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Advanced Structures & Materials

Annual Plan

Design of Modular Origami Structures for Multifunctional Cloaking and Protection

Project Team

Principal Investigator

Evgueni Filipov, University of Michigan


Matthew Castanier, Oleg Sapunkov, U.S. Army GVSC


Jagankumar Surendran, TRW


Hardik Patil, Yi Zhu, Guowei (Wayne) Tu, University of Michigan

Project Summary

Project begins 2022.

The bodies of ground combat vehicles are increasingly required to serve various roles including structural load bearing, blast mitigation, thermal management, acoustic cloaking, visual camouflage and more. In recent years, the principles of origami have enabled different engineering systems that can deploy, reconfigure, and adapt for multiple functions. For example, the PI has demonstrated stiff and lightweight deployable structures, improved energy absorption, and adaptive thermal performance, while other work has shown acoustic cloaking, adaptive electro-magnetic responses, and tunable transparency. While many of the underlying geometries of these advanced origami systems are similar, it remains challenging to identify, pick, and design specific origami systems to fulfil multiple performative functions.

The overarching goal of this research is to harness novel advancements and adaptability of origami structures to achieve multiple functions for cloaking and protection. Our work will first need to establish efficient simulation methods, and then use them for generative ML design of the multifunctional origami. We will create and combine numerical models into a single framework that can efficiently capture acoustic, thermal, and mechanical behaviors of the origami. The models will holistically evaluate and quantify the multi-physical behaviors of the origami throughout the deployment path. These new analytical tools will allow us to explore the fundamental behavior of reconfigurable origami in the physical world where large deformations, mechanics, and multi-physics are often coupled (e.g. thermal boundaries change depending on the 3D configuration).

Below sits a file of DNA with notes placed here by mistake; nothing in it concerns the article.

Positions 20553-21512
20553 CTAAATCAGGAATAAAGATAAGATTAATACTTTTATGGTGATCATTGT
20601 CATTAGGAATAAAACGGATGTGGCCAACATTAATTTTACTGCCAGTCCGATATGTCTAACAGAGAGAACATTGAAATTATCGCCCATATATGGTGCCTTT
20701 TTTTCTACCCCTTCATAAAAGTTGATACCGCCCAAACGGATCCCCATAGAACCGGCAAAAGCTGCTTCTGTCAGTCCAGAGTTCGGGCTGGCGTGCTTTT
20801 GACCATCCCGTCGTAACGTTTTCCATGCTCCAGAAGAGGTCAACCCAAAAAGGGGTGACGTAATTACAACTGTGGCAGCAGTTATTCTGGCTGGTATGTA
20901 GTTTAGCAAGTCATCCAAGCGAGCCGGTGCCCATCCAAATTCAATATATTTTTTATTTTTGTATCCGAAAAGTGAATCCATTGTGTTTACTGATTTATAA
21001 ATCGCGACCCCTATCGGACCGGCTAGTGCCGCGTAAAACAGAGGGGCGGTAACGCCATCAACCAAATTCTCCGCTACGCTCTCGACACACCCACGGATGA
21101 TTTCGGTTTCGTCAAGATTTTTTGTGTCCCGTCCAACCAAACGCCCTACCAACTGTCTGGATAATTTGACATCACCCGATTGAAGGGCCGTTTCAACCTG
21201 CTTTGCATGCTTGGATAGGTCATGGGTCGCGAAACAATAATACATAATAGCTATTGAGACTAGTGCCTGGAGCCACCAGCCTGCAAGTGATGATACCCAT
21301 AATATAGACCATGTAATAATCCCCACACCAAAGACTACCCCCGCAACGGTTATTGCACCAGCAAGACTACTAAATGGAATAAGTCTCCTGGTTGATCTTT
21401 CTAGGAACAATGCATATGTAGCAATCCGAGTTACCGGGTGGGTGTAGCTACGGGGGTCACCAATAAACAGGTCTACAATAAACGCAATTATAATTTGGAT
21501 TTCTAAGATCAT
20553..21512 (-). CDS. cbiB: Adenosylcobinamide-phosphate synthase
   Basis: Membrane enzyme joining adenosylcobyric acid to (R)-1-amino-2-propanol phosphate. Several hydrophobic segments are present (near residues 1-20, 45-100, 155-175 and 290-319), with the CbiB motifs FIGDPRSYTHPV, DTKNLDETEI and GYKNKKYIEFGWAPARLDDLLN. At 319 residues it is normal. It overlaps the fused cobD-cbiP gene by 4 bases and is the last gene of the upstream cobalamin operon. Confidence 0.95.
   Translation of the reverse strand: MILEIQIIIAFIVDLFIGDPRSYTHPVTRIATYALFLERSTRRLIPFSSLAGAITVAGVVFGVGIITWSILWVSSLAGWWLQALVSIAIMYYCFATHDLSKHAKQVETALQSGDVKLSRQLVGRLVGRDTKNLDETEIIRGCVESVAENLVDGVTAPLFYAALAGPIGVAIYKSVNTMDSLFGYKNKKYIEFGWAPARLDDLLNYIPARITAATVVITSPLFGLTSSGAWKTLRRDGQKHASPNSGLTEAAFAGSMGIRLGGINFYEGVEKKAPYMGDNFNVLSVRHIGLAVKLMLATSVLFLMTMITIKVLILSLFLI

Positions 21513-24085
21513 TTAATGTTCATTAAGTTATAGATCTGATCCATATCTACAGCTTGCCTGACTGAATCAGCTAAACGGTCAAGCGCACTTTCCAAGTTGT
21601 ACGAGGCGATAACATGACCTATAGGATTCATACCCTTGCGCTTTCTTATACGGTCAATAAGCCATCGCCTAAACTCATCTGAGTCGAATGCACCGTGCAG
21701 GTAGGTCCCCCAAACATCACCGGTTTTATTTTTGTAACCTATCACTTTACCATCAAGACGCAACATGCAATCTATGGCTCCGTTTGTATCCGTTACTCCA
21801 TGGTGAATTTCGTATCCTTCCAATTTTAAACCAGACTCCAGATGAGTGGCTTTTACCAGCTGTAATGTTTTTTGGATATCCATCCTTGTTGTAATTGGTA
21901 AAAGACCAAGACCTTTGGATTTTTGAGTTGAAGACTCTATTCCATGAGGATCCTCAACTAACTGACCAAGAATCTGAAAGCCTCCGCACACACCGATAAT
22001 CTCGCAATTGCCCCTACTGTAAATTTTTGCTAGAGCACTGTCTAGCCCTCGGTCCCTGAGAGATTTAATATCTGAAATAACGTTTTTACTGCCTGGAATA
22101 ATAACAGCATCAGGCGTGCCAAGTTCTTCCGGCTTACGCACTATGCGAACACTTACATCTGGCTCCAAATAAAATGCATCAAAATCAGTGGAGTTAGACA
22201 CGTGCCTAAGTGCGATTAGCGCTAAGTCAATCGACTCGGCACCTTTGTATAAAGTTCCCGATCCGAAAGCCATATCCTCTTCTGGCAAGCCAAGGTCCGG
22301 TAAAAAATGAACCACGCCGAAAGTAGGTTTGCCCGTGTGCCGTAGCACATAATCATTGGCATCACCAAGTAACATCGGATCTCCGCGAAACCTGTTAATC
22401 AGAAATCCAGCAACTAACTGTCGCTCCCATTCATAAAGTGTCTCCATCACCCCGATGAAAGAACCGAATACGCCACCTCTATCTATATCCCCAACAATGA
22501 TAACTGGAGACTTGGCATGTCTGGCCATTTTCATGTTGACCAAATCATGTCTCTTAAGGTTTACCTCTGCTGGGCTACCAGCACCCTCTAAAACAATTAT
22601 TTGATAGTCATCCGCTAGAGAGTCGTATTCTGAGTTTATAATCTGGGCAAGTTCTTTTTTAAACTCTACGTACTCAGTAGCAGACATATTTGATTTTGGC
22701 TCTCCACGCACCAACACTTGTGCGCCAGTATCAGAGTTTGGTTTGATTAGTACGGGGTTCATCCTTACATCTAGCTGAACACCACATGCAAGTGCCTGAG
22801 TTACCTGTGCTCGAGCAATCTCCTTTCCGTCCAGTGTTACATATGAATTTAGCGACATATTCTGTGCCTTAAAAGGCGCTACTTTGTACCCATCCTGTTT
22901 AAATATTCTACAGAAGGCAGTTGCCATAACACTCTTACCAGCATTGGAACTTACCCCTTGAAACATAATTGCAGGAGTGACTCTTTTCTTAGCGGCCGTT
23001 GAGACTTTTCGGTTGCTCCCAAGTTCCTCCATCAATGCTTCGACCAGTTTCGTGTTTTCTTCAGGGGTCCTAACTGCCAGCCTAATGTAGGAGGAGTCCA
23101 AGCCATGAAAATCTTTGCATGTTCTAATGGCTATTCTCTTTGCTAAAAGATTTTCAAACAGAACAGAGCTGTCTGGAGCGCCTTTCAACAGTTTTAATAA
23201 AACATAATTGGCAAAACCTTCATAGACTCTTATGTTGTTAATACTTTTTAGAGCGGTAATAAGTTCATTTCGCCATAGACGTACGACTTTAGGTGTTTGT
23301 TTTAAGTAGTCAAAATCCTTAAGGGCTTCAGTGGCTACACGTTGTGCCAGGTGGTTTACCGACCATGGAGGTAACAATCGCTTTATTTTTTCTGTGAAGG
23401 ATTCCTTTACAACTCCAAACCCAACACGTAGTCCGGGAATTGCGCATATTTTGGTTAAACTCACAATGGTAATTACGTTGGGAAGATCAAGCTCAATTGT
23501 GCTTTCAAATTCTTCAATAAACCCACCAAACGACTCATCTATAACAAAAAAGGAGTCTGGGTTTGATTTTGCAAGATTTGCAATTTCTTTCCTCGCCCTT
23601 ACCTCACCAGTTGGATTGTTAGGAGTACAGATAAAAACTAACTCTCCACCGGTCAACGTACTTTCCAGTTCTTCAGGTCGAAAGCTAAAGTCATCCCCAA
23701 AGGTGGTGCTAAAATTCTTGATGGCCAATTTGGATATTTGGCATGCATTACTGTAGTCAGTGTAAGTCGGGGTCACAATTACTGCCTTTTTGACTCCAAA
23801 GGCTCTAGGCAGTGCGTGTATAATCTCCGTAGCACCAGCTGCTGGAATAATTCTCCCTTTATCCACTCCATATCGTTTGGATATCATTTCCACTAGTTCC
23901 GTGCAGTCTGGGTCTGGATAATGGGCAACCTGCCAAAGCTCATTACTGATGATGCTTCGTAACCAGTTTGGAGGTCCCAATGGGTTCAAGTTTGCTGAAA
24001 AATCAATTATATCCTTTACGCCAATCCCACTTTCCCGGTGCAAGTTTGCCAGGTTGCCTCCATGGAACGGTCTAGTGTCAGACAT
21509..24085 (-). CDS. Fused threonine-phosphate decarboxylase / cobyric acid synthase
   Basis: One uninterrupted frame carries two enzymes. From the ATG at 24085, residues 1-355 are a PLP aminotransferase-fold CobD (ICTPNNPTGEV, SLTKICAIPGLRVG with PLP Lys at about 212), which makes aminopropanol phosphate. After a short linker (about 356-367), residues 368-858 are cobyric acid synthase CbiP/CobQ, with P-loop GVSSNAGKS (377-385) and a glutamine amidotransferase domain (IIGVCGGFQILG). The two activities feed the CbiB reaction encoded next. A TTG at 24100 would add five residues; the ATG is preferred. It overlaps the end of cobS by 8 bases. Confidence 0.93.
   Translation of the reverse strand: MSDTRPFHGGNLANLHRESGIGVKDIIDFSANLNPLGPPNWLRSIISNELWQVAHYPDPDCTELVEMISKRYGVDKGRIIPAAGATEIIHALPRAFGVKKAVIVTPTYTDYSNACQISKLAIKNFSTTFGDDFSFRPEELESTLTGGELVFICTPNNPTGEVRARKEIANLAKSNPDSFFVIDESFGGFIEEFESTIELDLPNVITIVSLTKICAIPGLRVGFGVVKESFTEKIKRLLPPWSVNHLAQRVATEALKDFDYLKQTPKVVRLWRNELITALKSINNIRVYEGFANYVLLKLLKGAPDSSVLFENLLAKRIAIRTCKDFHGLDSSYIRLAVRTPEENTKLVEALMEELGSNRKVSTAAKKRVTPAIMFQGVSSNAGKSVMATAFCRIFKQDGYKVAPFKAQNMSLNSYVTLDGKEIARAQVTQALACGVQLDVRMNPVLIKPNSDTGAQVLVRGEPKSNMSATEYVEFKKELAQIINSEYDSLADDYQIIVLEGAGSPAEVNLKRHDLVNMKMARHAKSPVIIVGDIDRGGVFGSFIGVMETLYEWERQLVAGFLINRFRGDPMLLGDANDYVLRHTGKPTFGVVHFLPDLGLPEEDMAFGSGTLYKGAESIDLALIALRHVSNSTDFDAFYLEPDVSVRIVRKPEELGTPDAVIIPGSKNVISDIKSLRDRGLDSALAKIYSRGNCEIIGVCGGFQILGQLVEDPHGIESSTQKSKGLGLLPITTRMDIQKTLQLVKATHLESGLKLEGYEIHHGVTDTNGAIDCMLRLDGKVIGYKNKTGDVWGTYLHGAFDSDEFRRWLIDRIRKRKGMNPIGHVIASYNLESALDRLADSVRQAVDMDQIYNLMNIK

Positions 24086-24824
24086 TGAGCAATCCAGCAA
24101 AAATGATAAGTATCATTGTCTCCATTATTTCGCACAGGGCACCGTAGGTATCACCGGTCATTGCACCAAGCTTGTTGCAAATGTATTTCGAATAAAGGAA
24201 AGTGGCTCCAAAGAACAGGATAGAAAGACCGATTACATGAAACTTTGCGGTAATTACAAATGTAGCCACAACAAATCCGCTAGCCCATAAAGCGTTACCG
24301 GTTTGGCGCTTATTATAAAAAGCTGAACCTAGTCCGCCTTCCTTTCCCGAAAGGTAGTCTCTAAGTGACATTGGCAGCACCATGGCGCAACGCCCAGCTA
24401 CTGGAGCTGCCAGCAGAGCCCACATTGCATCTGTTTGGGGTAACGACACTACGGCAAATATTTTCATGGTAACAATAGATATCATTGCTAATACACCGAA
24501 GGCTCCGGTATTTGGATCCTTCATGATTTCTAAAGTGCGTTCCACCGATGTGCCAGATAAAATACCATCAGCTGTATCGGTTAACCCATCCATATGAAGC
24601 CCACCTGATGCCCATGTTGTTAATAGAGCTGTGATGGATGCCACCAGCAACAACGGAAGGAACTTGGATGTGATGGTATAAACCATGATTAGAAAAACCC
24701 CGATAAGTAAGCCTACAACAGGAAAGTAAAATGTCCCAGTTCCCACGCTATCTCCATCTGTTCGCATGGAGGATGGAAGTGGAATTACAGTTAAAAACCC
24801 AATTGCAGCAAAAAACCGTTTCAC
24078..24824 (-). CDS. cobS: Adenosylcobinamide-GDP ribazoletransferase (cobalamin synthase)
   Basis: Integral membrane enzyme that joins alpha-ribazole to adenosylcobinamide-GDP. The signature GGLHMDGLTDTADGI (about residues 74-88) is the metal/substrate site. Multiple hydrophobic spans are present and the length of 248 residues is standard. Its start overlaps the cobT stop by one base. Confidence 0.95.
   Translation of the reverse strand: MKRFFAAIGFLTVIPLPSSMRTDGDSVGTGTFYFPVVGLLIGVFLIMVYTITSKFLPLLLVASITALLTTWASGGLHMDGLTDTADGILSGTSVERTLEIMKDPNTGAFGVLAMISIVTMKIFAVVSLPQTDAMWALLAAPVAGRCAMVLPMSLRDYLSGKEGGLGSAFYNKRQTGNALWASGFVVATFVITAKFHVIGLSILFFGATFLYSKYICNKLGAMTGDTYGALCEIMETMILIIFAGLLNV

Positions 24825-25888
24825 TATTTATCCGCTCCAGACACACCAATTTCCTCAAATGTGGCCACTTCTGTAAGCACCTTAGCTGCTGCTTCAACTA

Next, we will need to create a framework and appropriate methods for ML design of origami. We will establish a database to characterize the influence of origami design parameters on the multi-objective and adaptive performance. We will then adapt modern ML methods to exploit the unlimited design space offered by different origami patterns and variations. In particular, the methods will systematically compare the quantitative and qualitative performance of origami designs that are categorically different (meaning two origami may share almost no common features in geometry or intrinsic design). The final designs will achieve multiple functions of cloaking and protection. The proposed database and ML design approach can revolutionize all future origami design, which is currently complicated by the categorically different systems, large geometric 3D reconfigurations, and multiple design objectives.

Prior publications from related work:

  • Wo, Z., and Filipov, E.T. (2023) “Stiffening multi-stable origami tubes by outward popping of creases,” Extreme Mechanics Letters, Vol. 58. 101941
  • Zhu, Y. and Filipov, E.T. (2022) “Harnessing Interpretable Machine Learning for Origami Feature Design and Pattern Selection,” Scientific Reports, Vol. 12, No. 19277